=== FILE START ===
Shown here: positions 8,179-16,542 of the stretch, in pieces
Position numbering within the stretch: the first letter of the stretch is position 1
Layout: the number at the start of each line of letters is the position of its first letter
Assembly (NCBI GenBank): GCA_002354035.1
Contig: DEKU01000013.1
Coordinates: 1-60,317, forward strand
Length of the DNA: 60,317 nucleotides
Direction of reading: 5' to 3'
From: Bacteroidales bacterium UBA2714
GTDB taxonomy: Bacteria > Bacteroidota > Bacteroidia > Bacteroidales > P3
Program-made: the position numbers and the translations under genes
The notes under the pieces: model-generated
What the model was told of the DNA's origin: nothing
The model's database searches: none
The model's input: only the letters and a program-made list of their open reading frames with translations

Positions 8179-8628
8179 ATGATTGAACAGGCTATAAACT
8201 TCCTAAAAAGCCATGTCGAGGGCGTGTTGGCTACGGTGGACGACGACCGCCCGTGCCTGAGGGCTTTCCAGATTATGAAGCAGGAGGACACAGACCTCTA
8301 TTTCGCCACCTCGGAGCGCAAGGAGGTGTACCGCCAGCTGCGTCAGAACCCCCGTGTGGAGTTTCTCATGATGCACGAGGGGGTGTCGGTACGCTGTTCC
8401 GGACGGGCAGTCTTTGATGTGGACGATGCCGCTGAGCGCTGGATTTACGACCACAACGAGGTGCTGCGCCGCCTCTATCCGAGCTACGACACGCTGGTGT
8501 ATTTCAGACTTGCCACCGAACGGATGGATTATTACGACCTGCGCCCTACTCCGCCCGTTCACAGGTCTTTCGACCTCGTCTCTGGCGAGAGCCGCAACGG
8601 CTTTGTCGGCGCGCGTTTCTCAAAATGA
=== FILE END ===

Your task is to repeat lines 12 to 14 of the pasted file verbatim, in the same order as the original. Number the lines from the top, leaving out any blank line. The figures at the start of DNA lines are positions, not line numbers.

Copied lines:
The notes under the pieces: model-generated
What the model was told of the DNA's origin: nothing
The model's database searches: none